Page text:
Hangman: Your worst nightmare

I’ve finally read Hangman by Daniel Cole after being sent it in January, and it is INCREDIBLE. I hadn’t read Ragdoll, so I’m glad that this book only referenced it gently so I can go back and read it at another time. This novel does work as a standalone, but I would recommend reading Ragdoll first if you haven’t so the references aren’t confusing. Hangman is out on 22nd March 2018 published by Trapeze, so you have plenty of time to read the first!

The plot:
Hangman has an insanely bloody, gory and intricate plot. DCI Emily Baxter is called to the U.S. to investigate a murder/suicide which appears to be targeted at her in connection with the Ragdoll murders. Once she gets there, she realises that the New York murders are being reflected in London, with the same number of “Puppets”, “Bait” and police being killed. She must return to London to prevent a terror attack and, as more people die, the revelation of the puppet-master becomes clearer. Baxter is joined by a collection of wonderful characters; Rouche, Curtis, Vanita, Blake, Edmunds and her boyfriend Thomas.

What I liked…
It’s going to be difficult to find something I didn’t like about Hangman, Cole has done a wonderful job, using Baxter’s dark humour, satirical nature and brutality to add humour to what would otherwise be a very dark, humourless story. I enjoyed the narrative itself, with Cole not being afraid to kill as many people as he needed to to represent just how little his puppet-master cares for human life. I enjoyed the obvious differences between New York and London, as well as the way Cole sets the scene so the reader knows where they are; if you’ve lived in London, you will know exactly where Baxter and Rouche are. The same applies for New York, I can imagine.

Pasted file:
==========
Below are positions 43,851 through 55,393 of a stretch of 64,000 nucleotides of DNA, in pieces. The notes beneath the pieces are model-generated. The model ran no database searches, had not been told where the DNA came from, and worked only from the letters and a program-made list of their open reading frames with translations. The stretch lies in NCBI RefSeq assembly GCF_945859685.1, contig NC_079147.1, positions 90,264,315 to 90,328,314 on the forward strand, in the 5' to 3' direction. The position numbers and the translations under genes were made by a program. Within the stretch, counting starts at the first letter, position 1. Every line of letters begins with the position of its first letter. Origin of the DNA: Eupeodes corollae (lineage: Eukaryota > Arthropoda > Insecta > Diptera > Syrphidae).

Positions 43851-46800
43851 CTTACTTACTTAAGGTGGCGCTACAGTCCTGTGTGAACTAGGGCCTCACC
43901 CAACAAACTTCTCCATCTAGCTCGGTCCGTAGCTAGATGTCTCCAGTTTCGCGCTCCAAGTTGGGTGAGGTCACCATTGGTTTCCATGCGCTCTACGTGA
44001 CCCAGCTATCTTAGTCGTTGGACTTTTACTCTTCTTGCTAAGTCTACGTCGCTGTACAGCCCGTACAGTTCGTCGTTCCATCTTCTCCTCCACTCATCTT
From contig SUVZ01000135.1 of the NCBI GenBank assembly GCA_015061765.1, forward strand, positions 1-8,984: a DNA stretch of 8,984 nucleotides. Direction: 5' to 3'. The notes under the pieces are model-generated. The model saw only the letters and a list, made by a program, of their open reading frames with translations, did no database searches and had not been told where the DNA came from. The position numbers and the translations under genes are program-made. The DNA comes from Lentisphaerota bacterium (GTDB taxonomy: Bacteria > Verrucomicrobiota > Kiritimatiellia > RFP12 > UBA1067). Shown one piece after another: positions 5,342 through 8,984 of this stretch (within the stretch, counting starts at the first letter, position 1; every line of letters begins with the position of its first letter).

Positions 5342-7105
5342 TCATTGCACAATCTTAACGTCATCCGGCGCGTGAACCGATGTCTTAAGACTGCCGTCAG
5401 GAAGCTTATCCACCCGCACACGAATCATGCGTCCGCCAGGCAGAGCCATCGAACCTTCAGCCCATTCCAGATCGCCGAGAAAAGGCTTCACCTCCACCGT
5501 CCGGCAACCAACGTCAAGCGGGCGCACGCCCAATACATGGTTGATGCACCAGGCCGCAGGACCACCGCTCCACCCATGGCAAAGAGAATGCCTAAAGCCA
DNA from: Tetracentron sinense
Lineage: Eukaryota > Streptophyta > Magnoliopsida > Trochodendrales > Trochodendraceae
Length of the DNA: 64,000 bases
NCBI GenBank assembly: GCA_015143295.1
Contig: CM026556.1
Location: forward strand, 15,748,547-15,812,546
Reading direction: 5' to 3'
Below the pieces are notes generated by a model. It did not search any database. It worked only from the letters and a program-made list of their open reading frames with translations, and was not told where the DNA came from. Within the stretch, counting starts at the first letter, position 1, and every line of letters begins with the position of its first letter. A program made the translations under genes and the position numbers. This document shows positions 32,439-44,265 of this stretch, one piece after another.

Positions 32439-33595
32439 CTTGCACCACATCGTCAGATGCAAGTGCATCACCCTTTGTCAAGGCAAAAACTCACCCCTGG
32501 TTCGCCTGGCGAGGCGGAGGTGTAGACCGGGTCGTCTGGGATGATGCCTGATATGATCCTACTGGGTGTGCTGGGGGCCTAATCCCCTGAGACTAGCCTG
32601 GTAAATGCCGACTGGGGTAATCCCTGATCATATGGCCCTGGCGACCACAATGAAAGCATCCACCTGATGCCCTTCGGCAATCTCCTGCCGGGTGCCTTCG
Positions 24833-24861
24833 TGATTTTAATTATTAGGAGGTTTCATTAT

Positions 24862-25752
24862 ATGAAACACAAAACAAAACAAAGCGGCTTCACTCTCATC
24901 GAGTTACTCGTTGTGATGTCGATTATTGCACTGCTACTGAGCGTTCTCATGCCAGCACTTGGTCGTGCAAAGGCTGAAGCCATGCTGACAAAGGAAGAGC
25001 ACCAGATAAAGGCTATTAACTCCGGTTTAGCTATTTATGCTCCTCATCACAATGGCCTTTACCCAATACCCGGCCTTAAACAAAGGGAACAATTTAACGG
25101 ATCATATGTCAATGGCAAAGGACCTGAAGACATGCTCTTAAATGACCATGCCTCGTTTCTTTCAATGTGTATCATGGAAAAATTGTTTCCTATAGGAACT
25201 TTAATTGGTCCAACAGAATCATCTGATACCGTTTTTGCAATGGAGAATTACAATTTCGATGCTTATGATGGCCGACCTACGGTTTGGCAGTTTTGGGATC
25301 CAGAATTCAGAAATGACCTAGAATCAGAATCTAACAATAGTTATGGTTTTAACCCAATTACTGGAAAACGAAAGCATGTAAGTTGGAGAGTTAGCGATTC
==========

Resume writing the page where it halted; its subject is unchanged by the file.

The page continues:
I really enjoyed the characterisation, with Rouche starting off as the clown of the group, but eventually having his dark side revealed and being brought out of his shell. I enjoyed the protective comradery felt between him and Baxter, as well as the witty rapport between them. Thomas is an unwaveringly loyal and patient boyfriend and I honestly don’t know how or why he puts up with Baxter as a girlfriend. Edmunds is one of my favourite characters, as he helps out Baxter regardless of the circumstances, although I would have liked for him to be included at the very end of the book. Curtis and Blake were great for their purposes in the novel and Curtis especially made me feel a lot towards her.
I also enjoyed the overall style Hangman is written in. Cole writes the book in third person, which lends itself to the switches between dates and scenes involving Baxter and the therapy sessions in the criminal’s office. The novel is well sign-posted and I found it easy to follow what was going on 98% of the time. There were a few ambiguities at the end which has left me itching for the next instalment in the series. I also enjoyed the slight Carrie reference in the middle of the narrative.

What I didn’t like…
The only thing I didn’t like was the amount of murder that happened in the story before they had any suspects or leads. It was a little repetitive, although it set the scene well to create the parallel between London and New York, and then for the majority of the second half of the book, the characters were almost waiting for murders to come.

Overall, I thought that Hangman was well written, had great characterisation and a unique, bloody plot. Daniel Cole writes with passion and you can tell he absolutely feels every word. Hangman is definitely up for contention for the best book I have read in 2018. I received an advance reader copy of Hangman from Trapeze Books and an e-copy from NetGalley.

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